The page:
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The Fragmentation of Private Debt: Defining a Growing Asset Class – December 2014

by Craig Fuller

  • 11 Dec 2014
  • PD

With each successful fundraising cycle, private debt continues to grow and develop as a standalone asset class. The recent launch of Preqin’s Private Debt Online service reflects this, acting as the first and only source of data and intelligence covering private debt and serving all participants in the space. However, Preqin data suggests a clear fragmentation in the market, arising from varying viewpoints and definitions from those seeking to incorporate private debt strategies into their investment portfolios. With regard to the ongoing development of the asset class, this could be seen to be highly significant.

Currently, half of investors surveyed by Preqin commit to private debt from their private equity allocations. In these instances, it may be possible to observe a connection between this and a preference for mezzanine and distressed debt funds. Both of these strategies have long been pillars of private credit markets and are thus already well-established in the portfolios of many private equity investors.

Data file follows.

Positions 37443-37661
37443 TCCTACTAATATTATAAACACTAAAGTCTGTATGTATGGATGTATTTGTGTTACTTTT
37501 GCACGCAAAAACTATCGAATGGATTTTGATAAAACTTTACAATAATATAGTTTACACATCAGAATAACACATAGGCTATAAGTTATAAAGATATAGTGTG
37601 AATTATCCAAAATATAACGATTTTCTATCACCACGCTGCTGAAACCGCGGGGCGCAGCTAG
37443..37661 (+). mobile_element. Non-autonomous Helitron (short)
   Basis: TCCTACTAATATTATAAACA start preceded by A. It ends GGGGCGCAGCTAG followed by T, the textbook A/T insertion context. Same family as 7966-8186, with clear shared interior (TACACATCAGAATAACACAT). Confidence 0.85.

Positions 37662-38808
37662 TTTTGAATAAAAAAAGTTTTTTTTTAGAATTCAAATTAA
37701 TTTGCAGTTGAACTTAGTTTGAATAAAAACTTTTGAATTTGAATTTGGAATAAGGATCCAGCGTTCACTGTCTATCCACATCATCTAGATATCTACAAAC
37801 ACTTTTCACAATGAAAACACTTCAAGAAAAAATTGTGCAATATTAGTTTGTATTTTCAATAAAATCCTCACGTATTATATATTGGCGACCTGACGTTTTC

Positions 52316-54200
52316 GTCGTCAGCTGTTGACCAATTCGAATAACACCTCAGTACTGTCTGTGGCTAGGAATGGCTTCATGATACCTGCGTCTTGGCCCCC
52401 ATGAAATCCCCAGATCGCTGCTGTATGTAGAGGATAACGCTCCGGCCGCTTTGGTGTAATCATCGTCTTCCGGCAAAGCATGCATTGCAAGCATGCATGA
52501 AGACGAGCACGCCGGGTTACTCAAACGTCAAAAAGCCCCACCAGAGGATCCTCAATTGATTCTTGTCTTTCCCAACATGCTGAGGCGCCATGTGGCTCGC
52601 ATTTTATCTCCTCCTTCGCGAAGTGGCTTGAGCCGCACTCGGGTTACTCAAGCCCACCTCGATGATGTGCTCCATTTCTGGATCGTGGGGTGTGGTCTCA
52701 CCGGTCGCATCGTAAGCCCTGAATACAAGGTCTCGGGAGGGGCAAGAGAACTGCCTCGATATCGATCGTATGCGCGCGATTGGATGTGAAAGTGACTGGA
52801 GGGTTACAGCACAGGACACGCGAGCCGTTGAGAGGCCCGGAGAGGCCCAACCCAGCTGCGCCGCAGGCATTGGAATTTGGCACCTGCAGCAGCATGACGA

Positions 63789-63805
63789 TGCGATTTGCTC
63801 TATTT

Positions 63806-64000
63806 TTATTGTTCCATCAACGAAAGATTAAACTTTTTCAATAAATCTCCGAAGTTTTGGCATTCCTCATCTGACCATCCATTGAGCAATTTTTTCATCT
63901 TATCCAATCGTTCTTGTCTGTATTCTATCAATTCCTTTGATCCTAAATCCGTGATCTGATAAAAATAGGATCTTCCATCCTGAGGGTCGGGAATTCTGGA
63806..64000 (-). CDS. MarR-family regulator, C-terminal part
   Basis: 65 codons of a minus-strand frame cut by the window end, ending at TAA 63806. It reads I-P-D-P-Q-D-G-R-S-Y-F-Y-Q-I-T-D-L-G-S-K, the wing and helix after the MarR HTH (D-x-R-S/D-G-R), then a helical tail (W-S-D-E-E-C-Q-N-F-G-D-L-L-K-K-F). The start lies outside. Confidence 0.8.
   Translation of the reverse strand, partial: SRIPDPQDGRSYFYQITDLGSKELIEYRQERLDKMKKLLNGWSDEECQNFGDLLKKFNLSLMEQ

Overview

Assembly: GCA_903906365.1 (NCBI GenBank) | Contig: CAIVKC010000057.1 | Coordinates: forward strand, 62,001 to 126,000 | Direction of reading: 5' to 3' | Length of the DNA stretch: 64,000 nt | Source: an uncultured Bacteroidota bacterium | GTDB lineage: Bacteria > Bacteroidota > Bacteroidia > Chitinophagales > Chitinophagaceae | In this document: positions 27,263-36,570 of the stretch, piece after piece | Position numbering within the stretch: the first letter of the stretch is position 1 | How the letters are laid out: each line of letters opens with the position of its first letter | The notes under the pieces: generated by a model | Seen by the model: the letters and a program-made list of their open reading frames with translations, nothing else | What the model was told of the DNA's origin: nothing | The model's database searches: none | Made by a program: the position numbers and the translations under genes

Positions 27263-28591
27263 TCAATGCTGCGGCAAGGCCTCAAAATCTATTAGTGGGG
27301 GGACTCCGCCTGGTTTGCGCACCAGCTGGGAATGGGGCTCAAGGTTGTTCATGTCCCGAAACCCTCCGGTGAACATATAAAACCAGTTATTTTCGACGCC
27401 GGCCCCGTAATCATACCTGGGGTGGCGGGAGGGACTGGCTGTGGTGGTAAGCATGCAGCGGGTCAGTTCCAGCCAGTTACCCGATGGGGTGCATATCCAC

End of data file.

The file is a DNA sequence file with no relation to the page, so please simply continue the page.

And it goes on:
Conversely, the view of private debt as a fixed income instrument was expressed by 8% of investors surveyed by Preqin. Through this it is possible to observe the significance of the structural similarities of some private debt strategies, particularly direct lending, to more traditional fixed income vehicles. This further suggests a link between fund type preferences and how investors are classifying private debt and incorporating it into their portfolios.

The fragmentation of the private debt universe is further demonstrated by the 16% of investors gaining exposure to the asset class from more than one specific allocation, in addition to the 11% of investors who simply commit to private debt from a general allocation to alternatives. This would suggest significant opportunistic investing in the space. Opportunistic investments from such general allocations could in turn be indicative of a desire to access private debt strategies, which is accompanied by uncertainty about how to define them and where to place them.

Variation in investor preferences, fund structures and opportunistic investing could all be viewed as reasons for the current fragmentation of the private debt industry. As a result, the growth of private debt into a clearly defined, cohesive and independent asset class is an ongoing story.

However, the development of private debt in this way is evident in the 10% of investors already maintaining entirely separate allocations to private debt. It is in this development that the movement towards a more cohesive private debt space can be observed. The growing attractiveness of private debt strategies since the crisis of 2008, in conjunction with heightened awareness of them, means this trend looks set to continue. 

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